On October 28th, Niwit Aroonrat, a Vice Governor of Phuket, presided over the 2nd public hearing on the Phuket International Conference Centre construction. The report of Environmental Impact Analysis (EIA) of the project was presented in the event. This public hearing and EIA presentation were done by King Mongkut Institute of Technology Lardkrabang (KMIT Lardkrabang) and Phuket Rajabhat University to present the alternatives of construction to the related sectors and local residents.
The public hearing allowed the related sectors to share their opinion about the project. It also made them understand the survey and analysis relating to the project as well as information change and academic idea sharing. The Treasury Department received 2,600 million baht of budget from the government (Thai Kem Khang Project Phase 2) to construct the conference centre in the state property no. Phuket 153 in the area of 150 Rai near Mai Khao Beach. The conference centre would have capacity for 6,000 seats.
From this public hearing, most of the audience agreed with the construction since it had been talked about for 15 years. However, they worried about the design of the conference centre which should better present Phuket uniqueness and be attractive. Other concerns were car parking, water system, balance between building and green area, security system, helicopter park, water treatment system, local participation, traffic, disease prevention, first aid areas, rubbish management, evacuation plan, and professional conference centre management.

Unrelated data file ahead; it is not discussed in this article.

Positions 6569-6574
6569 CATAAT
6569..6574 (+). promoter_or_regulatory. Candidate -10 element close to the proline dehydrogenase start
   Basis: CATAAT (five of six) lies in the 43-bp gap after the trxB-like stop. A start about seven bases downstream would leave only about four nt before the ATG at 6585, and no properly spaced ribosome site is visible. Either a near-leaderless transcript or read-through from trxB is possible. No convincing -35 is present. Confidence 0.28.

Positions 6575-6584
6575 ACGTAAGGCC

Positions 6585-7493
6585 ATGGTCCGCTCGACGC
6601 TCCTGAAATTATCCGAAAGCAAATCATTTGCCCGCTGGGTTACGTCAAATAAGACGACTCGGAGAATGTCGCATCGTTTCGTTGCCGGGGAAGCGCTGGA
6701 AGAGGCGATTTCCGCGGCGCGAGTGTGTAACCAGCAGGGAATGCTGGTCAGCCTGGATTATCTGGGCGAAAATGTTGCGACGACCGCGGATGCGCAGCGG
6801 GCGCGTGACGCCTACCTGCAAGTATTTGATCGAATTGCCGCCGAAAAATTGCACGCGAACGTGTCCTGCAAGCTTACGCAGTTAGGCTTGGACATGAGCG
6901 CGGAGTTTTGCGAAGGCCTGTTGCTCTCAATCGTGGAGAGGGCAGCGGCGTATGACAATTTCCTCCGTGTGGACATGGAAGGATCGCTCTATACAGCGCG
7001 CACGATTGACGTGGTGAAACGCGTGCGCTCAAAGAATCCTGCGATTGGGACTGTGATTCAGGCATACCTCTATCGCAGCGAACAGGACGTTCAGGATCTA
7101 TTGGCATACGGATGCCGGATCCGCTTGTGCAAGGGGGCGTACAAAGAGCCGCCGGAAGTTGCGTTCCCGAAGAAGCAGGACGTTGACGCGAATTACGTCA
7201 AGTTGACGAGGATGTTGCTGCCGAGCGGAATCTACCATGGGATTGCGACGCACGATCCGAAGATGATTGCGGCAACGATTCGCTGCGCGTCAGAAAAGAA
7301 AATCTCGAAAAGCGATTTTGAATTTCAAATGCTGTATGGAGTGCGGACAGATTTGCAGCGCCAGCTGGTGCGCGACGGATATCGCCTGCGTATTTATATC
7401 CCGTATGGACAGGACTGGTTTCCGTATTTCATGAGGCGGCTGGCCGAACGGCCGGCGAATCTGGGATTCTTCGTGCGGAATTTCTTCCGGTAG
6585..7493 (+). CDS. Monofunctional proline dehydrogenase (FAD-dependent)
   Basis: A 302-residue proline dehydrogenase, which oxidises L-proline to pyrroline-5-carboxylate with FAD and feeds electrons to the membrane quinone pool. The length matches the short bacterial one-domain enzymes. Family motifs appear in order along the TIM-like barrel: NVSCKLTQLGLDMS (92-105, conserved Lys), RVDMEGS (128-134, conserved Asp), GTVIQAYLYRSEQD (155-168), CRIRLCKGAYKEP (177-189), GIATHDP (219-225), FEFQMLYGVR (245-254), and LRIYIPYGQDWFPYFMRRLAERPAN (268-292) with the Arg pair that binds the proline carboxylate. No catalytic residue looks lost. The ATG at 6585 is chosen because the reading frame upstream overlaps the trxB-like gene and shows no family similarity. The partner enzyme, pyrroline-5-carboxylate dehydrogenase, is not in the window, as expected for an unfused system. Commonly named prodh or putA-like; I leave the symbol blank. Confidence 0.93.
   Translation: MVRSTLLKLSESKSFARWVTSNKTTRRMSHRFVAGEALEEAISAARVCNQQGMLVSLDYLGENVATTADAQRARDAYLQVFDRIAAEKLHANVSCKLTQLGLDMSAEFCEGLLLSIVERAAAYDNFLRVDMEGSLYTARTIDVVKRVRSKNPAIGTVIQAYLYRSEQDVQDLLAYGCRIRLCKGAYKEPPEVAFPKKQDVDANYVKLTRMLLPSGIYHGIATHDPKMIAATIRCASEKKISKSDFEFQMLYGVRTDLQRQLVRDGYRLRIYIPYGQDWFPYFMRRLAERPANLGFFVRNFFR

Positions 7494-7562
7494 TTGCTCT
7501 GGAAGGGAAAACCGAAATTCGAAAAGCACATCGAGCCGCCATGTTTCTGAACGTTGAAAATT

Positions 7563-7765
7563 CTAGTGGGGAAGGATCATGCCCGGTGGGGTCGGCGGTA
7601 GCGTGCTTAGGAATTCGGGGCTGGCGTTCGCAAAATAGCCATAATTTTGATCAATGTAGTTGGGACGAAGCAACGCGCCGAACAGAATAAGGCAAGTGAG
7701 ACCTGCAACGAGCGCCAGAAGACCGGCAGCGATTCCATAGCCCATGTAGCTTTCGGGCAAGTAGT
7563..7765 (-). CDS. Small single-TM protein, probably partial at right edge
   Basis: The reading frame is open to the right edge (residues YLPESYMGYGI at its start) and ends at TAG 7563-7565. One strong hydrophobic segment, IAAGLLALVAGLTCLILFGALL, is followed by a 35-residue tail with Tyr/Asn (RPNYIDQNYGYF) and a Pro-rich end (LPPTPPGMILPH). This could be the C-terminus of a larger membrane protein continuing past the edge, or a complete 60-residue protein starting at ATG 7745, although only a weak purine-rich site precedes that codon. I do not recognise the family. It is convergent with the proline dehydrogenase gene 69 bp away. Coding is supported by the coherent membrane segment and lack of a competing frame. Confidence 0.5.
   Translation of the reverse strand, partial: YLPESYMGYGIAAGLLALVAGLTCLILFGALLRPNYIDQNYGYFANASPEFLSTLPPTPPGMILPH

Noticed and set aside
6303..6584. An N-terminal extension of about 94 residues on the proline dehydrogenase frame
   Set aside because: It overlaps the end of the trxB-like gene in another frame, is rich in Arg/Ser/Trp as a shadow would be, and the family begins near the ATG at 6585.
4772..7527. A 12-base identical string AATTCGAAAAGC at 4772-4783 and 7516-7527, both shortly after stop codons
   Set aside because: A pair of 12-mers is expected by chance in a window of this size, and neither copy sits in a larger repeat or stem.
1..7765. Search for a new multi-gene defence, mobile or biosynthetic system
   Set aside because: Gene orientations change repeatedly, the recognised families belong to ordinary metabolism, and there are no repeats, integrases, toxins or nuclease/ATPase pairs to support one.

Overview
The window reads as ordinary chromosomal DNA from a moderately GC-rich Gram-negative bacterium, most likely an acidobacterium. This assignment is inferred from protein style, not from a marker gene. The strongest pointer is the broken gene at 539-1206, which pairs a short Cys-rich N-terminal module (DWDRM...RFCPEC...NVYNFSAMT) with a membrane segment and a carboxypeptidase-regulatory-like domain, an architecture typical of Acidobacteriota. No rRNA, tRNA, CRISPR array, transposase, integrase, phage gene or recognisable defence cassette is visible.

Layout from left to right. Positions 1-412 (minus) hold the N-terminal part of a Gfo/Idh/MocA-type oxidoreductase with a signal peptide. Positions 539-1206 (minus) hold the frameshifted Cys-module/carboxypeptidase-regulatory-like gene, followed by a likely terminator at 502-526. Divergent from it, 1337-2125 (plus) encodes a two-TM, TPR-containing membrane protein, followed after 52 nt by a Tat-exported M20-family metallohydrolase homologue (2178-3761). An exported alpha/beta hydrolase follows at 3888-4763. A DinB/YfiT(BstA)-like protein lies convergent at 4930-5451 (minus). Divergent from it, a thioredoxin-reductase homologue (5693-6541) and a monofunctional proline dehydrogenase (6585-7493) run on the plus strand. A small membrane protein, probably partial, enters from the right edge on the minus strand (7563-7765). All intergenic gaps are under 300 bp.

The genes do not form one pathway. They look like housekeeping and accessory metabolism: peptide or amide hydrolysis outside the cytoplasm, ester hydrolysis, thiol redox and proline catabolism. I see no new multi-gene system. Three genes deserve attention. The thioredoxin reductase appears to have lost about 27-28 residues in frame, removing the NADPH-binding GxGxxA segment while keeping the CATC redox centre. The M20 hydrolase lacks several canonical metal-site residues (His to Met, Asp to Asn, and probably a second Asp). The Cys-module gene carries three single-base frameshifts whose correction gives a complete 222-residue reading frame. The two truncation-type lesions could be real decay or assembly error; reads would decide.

Pitak Direksoontorn, the Director of State Property Management Office 2, Treasury Department, informed that the government agreed to extend the construction period of the project to 2014. Consequently, the department spent 11.5 million baht hiring KMIT Lardkrabang to survey EIA and present it to Office of Environmental Planning and Policy by the end of this year. If everything was OK, the project construction could be started in 2011, by recruiting a designing company. It was estimated to take 26 months in construction and the project could be finished in 2014.